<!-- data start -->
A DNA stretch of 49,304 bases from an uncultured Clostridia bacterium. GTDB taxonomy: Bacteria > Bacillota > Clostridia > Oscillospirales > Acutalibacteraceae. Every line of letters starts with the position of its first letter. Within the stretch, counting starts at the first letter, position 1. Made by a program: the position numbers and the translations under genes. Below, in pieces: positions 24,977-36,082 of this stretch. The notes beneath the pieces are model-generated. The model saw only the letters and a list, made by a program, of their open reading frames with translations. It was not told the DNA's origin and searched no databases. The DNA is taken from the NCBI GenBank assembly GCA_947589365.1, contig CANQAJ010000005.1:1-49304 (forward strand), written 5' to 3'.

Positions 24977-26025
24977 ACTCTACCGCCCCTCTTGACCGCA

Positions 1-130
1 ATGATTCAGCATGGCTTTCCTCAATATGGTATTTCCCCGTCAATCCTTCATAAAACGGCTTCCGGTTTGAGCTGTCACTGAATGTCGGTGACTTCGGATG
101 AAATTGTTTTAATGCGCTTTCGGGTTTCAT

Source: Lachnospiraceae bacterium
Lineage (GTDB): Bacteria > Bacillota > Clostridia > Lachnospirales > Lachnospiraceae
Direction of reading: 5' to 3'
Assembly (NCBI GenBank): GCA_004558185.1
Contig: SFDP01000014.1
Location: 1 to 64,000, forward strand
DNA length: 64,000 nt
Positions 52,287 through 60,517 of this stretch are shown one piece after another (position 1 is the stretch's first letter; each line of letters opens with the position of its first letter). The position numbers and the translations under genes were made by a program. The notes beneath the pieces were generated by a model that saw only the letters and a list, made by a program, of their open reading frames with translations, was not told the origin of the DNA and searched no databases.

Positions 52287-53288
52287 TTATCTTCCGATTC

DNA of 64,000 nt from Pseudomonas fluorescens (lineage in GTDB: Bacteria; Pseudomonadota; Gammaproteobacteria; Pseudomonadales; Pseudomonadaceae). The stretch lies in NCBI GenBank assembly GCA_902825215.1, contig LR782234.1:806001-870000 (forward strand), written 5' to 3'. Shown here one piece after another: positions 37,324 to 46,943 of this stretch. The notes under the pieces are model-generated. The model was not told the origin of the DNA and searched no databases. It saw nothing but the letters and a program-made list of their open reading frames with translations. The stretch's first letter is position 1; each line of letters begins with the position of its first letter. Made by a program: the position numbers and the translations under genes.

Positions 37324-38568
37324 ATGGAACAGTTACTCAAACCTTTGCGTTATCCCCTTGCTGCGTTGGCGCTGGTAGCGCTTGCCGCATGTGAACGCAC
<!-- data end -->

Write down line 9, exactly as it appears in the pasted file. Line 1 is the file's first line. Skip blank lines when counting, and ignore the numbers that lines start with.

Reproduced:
Direction of reading: 5' to 3'